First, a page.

Judge Weinstein stated that he did not want to interfere with the work of the MDL court-appointed expert witnesses, but if he had decided the Daubert motion back in 1996, he may well have obviated the extended, expensive MDL proceedings, as well as many state court trials.

In the Daubert case, Chief Justice Rehnquist expressed his view that many judges were not up to the task of serving as gatekeepers of the reliability of expert testimony.  Certainly, Rehnquist did not have Judge Weinstein in mind.  Clearly, many judges are not up this task, but how many jurors are?  In the end, judges are responsible for ensuring the integrity of judicial judgments and preventing them from becoming the laughing stock of the scientific community.

BTW, inquiring minds may want to know where are those medical charlatans today, and what mischief are they now promoting in courtrooms around the country?


April 15th, 2010

“Medical evidence delivered in our courts of law has of late often become a public scandal and a professional dishonour.  The bar delights to sneer at and ridicule it; the judge on the bench solemnly rebukes it; the public stand by in amazement; and honourable minded members of our profession are ashamed of it.”

This quote illustrates how much things have stayed the same, and have changed, since 1863, when the British Medical Journal published these words in its editorial, “Medical Evidence in Courts of Law,” 1 B.M.J. 456, 456 (1863) ( available at  Medical evidence has perhaps on occasion improved with the increased emphasis on evidence-based medicine, but today the bar no longer sneers at meretricious medical evidence; it embraces it.  And the judge on the bench rarely rebukes the clinical practitioner; in many state and federal courts, the clinician is exempted from the evidentiary requirement of providing reliable opinions.

The British Medical Journal, almost 150 years ago, exalted the medical profession as a “scientific calling,” id. at 456, and presumably the Journal would not except medical practice from the rigors of scientific method.  The BMJ‘s editorial is remarkable for its recognition that the goal of expert testimony was to pass itself off to jurors as fact rather than opinion, by overwhelming the finder of fact with the credentials of the witness.  The idea was, in 1863, and still is, to create faith in the witness and his or her assertions rather than an honest appreciation for the limitations and uncertainty of the opinions on the issues in the case.  Note how Federal Rule of Evidence 703 permits expert witnesses to give opinions without stating their bases, and how lawyers are permitted to impeach an expert witness with statements out of a textbook, solely because someone of renown has once held a contrary opinion, and without regard for the evidentiary basis of the opinion.  The law still is mired in authority- and faith-based approaches to opinions.  Perhaps the trier of fact should be hearing more fact and less opinion.  There is a lot of work to be done.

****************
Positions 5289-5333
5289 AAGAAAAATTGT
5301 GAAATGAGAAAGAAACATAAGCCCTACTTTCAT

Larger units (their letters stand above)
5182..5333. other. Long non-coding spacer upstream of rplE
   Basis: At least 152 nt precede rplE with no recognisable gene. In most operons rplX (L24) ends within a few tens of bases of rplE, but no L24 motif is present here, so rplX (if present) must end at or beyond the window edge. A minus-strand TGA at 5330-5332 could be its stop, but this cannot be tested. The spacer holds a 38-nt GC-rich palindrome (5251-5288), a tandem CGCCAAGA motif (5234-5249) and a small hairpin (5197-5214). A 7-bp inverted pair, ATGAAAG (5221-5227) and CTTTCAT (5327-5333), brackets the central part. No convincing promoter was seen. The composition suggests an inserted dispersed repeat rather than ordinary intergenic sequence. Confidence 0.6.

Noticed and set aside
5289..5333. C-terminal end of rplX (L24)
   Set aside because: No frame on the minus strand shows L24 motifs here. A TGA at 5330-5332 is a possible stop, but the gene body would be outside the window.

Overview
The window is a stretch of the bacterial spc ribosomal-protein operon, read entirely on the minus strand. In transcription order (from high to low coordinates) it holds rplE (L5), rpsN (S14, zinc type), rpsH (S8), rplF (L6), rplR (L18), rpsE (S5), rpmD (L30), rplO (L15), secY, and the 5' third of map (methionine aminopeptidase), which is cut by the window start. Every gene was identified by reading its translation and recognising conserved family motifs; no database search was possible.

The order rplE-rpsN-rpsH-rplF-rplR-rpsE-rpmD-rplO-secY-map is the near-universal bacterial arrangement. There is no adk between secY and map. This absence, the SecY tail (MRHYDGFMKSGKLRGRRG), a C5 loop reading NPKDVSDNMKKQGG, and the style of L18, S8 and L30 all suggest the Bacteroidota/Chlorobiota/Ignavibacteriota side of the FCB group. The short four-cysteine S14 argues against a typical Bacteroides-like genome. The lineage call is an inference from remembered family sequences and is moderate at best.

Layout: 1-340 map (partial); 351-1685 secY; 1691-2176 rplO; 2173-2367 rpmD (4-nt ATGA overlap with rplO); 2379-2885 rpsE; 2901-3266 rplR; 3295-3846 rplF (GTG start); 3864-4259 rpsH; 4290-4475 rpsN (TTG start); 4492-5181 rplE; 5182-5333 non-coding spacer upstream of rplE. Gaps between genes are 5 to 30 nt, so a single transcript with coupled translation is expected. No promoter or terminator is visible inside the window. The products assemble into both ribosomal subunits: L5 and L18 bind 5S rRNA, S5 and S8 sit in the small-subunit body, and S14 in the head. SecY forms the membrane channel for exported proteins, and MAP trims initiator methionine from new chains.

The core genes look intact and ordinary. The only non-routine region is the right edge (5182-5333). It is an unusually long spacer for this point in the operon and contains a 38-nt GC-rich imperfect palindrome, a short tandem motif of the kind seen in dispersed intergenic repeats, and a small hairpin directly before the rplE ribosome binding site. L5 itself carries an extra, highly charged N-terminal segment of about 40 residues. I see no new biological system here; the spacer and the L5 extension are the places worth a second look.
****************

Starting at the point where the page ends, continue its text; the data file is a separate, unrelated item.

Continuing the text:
Basing medicine and science upon reliable evidence — what a novel idea!  Maybe the idea will catch on in our court system.

The B.M.J. editorial’s moralizing about expert witnesses’ obligations seems out of place in our positivist legal universe:

“The practical conclusion of all this plainly is, that the medical man who enters the witness-box as an advocate’s witness, to speak, not the whole truth, but only so much of it as shall damage his opponent (suggestio falsi); and who carefully suppresses whatever might tell in favor of his opponent (suppressio veri) — commits a highly immoral act, for which he is accountable at the bar of professional opinion.”

Id. at 458.

BTW, the on-line archive of the British Journal of Medicine is a wonderful, free resource of medical studies and medical history, going back to 1840. <>